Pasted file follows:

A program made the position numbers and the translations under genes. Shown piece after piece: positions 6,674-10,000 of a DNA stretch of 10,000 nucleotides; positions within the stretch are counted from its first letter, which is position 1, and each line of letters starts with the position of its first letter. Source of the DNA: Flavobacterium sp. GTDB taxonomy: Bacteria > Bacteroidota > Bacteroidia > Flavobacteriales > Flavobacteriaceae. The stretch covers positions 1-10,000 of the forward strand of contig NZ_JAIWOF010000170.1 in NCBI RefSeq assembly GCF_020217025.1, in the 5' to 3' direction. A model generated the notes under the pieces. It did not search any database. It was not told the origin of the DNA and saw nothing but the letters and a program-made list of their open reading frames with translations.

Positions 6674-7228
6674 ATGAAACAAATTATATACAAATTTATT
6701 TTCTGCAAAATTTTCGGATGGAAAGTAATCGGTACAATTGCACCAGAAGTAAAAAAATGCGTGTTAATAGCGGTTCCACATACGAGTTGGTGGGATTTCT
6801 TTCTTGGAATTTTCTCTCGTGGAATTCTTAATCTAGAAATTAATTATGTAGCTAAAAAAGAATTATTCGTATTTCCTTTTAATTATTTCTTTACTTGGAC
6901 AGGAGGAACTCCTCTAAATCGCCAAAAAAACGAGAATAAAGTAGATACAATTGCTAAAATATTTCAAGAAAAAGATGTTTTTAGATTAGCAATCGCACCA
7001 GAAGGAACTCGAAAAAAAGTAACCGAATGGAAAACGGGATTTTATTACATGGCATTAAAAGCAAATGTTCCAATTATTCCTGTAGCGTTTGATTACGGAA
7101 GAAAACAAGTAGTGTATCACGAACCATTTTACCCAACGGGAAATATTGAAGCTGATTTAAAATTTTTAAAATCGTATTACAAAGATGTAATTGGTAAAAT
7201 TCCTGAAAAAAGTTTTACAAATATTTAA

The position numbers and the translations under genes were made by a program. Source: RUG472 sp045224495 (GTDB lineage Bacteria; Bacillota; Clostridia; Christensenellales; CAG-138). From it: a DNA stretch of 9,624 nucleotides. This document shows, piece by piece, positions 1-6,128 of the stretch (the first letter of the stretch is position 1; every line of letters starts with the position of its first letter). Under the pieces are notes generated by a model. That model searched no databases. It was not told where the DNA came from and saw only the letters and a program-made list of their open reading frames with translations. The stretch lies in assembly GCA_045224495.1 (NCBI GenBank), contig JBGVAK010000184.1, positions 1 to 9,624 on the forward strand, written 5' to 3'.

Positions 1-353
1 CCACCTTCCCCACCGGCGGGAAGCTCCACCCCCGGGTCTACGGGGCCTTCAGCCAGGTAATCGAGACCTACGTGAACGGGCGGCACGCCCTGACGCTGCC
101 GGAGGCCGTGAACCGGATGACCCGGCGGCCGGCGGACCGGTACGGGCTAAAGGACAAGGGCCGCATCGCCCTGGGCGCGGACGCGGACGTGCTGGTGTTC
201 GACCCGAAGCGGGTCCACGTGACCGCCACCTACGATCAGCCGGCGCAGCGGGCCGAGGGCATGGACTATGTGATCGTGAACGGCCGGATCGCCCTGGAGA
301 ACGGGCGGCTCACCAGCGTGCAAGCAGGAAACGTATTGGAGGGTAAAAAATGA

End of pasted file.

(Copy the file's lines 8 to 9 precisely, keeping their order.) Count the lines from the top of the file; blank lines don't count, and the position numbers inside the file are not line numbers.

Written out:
7101 GAAAACAAGTAGTGTATCACGAACCATTTTACCCAACGGGAAATATTGAAGCTGATTTAAAATTTTTAAAATCGTATTACAAAGATGTAATTGGTAAAAT
7201 TCCTGAAAAAAGTTTTACAAATATTTAA